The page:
July 6, 2015 4:00 AM EDT

In China, where personal expression is often discouraged, a group of young dancers are riding the wave of an imported cultural phenomenon, appropriating the highly individual hip-hop genre to transform it into a choreographed group performance.

Their name is Dangsters. Counting 10 exuberant and irrepressible members, the group was founded, among others, by Phoenix, 29, from Yunnan, and Nana, 28, a transplant from Thailand who adopted China as her second home.

The two discovered hip-hop dance in their teens through online videos. Although initially finding it nothing more than “cool and fun,” they soon became professional dancers, swiping across China’s major metropolis. The road to success, though, has been difficult. Many people in China consider this profession a type of “Qingchunfan”, meaning a kind of job exclusively open to vivacious young women.

Financial success wasn’t guaranteed either. Aside from doing commercial gigs and teaching dance courses, the group’s members took on an unexpected task-to perform at new and extravagant nightclubs in the city of Kunming in China’s southwestern province. Their role? To invigorate the crowds, who were not yet accustomed to the new form of entertainment.

“It was very difficult when we worked in the club five years ago,” Nana tells TIME. Aside from performing three shifts a night, the dancers were also tasked with selling a fixed amount of liquors each month. Female dancers had to be scantily dressed, at times exposing them to male customers’ harassments, she recalls.

After the group won a prominent Asian hip-hop dance contest in Beijing, they quit performing in nightclubs as more students expressed interest in their classes. They moved to a more spacious studio in downtown Kunming and now teach various crowds, some as young as 4 years old. “They prefer being teachers because that’s more respectful,” says Bangladeshi photographer AJ Ghani, who stumbled upon Dangsters when in Kunming for a photography workshop.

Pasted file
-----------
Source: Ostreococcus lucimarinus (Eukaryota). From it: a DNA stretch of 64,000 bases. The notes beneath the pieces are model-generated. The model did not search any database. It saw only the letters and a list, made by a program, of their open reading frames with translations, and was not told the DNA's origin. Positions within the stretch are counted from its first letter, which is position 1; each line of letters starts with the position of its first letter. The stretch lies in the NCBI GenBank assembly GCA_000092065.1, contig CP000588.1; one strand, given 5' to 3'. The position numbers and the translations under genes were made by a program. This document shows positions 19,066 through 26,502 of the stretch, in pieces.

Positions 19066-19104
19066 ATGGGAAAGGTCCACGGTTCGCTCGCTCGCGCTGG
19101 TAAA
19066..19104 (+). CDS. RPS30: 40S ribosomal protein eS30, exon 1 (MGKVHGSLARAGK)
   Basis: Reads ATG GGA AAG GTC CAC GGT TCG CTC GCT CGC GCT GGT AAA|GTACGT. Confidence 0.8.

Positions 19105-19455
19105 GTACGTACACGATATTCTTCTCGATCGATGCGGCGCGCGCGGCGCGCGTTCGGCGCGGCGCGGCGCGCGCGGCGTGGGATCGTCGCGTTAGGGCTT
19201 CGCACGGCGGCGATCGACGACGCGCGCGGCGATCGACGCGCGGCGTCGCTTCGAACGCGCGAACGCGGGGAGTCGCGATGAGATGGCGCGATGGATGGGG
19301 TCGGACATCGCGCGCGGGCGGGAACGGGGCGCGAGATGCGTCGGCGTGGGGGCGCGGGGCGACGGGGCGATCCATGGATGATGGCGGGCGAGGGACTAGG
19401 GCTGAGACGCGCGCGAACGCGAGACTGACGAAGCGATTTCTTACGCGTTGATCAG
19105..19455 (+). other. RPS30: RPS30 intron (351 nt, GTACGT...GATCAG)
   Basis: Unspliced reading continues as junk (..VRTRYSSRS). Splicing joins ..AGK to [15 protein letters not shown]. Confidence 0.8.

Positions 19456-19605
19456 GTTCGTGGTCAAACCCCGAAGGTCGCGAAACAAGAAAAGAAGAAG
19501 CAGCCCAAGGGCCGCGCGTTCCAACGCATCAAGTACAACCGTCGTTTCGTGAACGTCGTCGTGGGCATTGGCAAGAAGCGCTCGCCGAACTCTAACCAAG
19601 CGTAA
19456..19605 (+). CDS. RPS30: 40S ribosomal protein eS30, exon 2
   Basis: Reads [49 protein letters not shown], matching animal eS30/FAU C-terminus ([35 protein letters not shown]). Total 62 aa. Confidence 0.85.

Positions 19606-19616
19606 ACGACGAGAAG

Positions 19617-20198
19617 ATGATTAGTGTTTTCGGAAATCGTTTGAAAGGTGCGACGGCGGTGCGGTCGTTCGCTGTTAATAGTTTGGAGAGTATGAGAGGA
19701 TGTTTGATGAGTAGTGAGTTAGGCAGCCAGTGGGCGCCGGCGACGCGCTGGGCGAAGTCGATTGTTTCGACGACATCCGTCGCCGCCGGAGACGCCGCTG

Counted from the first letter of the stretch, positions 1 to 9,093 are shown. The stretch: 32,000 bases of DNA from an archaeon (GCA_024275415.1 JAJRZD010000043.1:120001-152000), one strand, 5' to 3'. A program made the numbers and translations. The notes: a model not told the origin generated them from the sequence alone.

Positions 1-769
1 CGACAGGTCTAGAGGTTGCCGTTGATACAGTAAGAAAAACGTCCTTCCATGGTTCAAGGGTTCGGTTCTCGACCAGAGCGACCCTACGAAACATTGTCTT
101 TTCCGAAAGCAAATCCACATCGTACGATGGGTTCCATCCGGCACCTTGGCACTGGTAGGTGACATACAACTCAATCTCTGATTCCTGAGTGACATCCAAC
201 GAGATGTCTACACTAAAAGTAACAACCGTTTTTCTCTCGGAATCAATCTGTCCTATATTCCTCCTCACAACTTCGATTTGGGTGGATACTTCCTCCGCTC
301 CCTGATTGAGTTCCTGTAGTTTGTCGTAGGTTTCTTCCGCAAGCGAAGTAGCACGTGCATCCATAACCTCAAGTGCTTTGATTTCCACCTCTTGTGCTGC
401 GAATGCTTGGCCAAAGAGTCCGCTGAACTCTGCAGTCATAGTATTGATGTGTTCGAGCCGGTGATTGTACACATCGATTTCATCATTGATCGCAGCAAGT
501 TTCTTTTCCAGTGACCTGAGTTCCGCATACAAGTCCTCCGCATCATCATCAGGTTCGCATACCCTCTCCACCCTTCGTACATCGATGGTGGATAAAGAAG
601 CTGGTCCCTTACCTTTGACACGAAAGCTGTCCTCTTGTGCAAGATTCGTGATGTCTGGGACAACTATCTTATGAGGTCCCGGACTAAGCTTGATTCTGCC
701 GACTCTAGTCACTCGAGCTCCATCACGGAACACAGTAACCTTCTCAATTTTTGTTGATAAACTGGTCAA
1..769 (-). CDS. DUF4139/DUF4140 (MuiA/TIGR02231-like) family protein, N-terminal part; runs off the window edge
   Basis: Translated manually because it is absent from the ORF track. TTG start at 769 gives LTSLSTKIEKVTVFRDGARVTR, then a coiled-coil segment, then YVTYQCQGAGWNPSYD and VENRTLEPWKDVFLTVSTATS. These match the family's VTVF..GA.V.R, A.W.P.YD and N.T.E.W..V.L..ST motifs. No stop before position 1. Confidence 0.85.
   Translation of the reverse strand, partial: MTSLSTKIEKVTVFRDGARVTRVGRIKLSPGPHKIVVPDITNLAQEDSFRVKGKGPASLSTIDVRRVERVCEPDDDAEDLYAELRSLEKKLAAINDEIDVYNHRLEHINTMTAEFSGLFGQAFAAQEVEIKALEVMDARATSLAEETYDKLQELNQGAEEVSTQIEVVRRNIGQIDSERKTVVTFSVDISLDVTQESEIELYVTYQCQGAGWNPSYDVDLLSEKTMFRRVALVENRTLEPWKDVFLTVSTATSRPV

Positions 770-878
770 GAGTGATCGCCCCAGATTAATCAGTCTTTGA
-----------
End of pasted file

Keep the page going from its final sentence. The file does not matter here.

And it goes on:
Ghani purposely chose to document this group as he wanted to move away from the usual images produced about China. “I find that when talking about China, all the issues are very similar. [People] are interested in those subjects: pollution, over-population, urbanization and rapid [growth],” he says, “but everybody has done that.” In his native Bangladesh, where Ghani is a third-year student at Pathshala South Asian Media Institute, he noticed that subjects of international interest are often limited to the region’s natural and man-made disasters — from flooding to the Rana Plaza factory collapse. In his work, he wants to go beyond clichés presented in the media and tackle a more complex reality of cultures and places, he says.

Ghani had photographed Dhaka’s dancers while in school, examining how Western culture influenced the lifestyle of the urban youth in Bangladesh. And when he came upon Dangsters, he was astounded by their intense energy and passion. So much so that he now plans to continue his work in other regions of China.

AJ Ghani is a documentary photographer based in Dhaka, Bangladesh.

Ye Ming is a writer and contributor to TIME LightBox. Follow her on Twitter @yemingphoto and Instagram.

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